COVID is isolating. COVID is frustrating. COVID is distressing. COVID is changing things.
Do we succumb to stress, or do we continue on paths of self-discovery and growth?
With life revolving around an axis, this is not an easy decision. Choosing to grow, let alone thrive, in the midst of a crisis is daunting and difficult, but we are not rendered immune from this truth by not thinking about it. From the moment we are born, each of us has embarked on our own fate-defined journey, facing countless adversaries and solidifying our strategies for overcoming obstacles and learning and rebounding from our mistakes and misunderstandings.
If the pandemic had not occurred, we would have continued on a more or less linear path of growth. While the pandemic is the most globally relevant crisis, we all have inner struggles and demons that we must remember for our own growth and development now and in the future. Struggles and issues that we were already dealing with when the pandemic struck do not simply vanish because a new challenge has arrived.
The good news is that we’ve all faced adversity before, so we have some skills to apply to this period in our lives during these unprecedented times. Much like Newton’s Third Law, there is a coping outlet for every stress-inducing event, which can be positive or negative. And when we realize we have a choice in this, we give ourselves power.
The pandemic trajected a new part of learning for me. Teaching me real-world lessons too close to home and nearly too recent to summarize. My grandmother, whom I affectionately referred to as Nannu, was on the mend and on her way to being cancer-free, with her last chemo session remaining. She yearned to travel, meet friends and family, run her own home and set her own schedule. Nannu chose to go to her final chemo session against the wishes of our family. COVID-19 patients were admitted to the same multi-specialty hospital that also catered to chemotherapy of malignancies. At the time, people were letting down their guard and resuming their pre-pandemic lives. For a time, it appeared that she, too, was on her way home. But in May, she fell prey to a nosocomial infection of COVID-19.
I’m still trying to comprehend what occurred that night. Every time I was told there was no bed for my Nannu, who was in an ambulance gasping for air as I drove from hospital to hospital, I felt helpless. That night, I went to several hospitals, and none of them had a single bed available. Oxygen supplies had been critical in several cities and states, hospitals were turning away patients and crematoriums were running out of space. And I had no idea of this reality until my family and I became victims of a collapsed and fragmented system.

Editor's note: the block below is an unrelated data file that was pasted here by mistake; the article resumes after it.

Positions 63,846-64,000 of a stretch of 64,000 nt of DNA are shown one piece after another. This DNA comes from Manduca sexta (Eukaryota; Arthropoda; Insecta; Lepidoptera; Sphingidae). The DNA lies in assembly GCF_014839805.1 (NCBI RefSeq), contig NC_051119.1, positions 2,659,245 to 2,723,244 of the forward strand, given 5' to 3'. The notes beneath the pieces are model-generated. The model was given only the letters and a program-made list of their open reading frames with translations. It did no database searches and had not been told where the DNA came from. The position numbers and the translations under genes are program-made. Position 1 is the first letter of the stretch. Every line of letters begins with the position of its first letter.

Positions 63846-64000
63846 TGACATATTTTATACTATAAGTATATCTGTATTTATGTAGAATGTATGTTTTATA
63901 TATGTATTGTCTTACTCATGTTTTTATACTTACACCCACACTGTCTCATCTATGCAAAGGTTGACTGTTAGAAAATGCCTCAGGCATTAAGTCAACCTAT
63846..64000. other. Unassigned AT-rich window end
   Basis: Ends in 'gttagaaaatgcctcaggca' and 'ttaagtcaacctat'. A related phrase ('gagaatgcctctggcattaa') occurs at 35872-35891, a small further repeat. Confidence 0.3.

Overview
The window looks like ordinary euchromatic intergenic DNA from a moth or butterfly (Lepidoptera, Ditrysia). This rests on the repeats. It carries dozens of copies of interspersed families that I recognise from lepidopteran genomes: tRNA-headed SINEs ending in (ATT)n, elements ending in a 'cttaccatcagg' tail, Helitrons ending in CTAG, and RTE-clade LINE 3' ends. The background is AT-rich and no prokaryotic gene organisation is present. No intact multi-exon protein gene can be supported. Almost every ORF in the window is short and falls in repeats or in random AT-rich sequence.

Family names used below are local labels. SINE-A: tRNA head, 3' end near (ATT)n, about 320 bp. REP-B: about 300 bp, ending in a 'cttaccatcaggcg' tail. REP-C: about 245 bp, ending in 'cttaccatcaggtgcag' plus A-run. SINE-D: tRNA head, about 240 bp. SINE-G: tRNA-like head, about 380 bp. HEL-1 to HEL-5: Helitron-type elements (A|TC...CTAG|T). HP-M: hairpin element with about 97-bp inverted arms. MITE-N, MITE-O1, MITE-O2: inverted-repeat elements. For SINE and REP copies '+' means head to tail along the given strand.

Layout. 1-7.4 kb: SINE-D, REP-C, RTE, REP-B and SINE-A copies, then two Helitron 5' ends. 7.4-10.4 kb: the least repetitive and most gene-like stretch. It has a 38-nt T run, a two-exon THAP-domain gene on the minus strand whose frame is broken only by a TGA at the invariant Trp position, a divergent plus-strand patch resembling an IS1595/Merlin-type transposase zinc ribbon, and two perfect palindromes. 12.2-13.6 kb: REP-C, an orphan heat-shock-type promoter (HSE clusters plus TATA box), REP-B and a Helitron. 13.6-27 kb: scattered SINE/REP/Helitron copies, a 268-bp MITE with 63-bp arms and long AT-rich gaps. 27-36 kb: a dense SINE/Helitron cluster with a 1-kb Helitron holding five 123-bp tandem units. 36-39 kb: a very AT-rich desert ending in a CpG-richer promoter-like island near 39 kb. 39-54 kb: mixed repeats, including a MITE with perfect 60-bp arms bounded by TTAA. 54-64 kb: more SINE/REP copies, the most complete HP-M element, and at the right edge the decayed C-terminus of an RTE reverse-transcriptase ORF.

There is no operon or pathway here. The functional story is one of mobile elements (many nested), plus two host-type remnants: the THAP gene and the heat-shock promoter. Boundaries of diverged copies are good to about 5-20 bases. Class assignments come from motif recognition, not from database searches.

I never thought I’d have to go through something like this. The trauma caused by the whine of ambulance sirens, working to save lives, watching burials and funeral pyres burn from a distance is profound and specific. Seeing my Nannu gasp for air made me feel frail and disjointed. My family’s hearts had been pounding in time with her oxygen levels.
For those dying in overcrowded or overburdened facilities, bodies may not be treated with the dignity they deserve, as overburdened staff rushes to make beds available for patients, with dead bodies piling up in hallways or refrigeration trucks. The agony of losing loved ones as they die alone is a bleak legacy of the pandemic experienced around the world.
Grief is the price we pay for love, this should never have occurred. Dig the well before you’re thirsty, as the saying goes. But that’s clearly not what we did.
This encounter humbled me and will stay with me for the rest of my life. We have faith in the fact that our family and friends will always be there for us. When we really need someone during a crisis like the COVID-19 outbreak, when even funerals are canceled and our last respects must be paid virtually, it may be complete strangers who come to our aid.
Choosing growth is a decision that must be made every day, every hour, every minute, and every second. If we are not intentional and in touch with ourselves, our emotional state is capable of reacting to thoughts and feelings on a whim.
It is difficult to choose between growth and light. I remind myself that triggers come in a variety of shapes and sizes, with varying degrees of impact. A trigger can plunge you so deeply into your parasympathetic ”fight or flight” drive that you can’t see the light above the surface and, more devastatingly, lose hope of ever seeing it again. We’re all vulnerable to falling prey to the darkness. The most important lesson I’ve learned as I work my way out of that dark place is to never, ever lose hope or connection. At the beginning of the pandemic, I desperately clung to the hope that one day I’d love and forgive myself. I’m starting to see my own light as I let this light in.
I began looking at life differently. I was in survival mode. During times of fear and uncertainty, the very best elements of human nature do prevail. Although a heart-wrenching ordeal the experience humbled me and will reign for eternity. I have come back more resolute and compassionate. Complete strangers have come to my aid. I uncovered the value of networking and building bonds.
I will look back on this and see it for what it was: a period where I learned to deal with a crunch in the best way possible. It was a time when my parents and I were able to form bonds that will last a lifetime.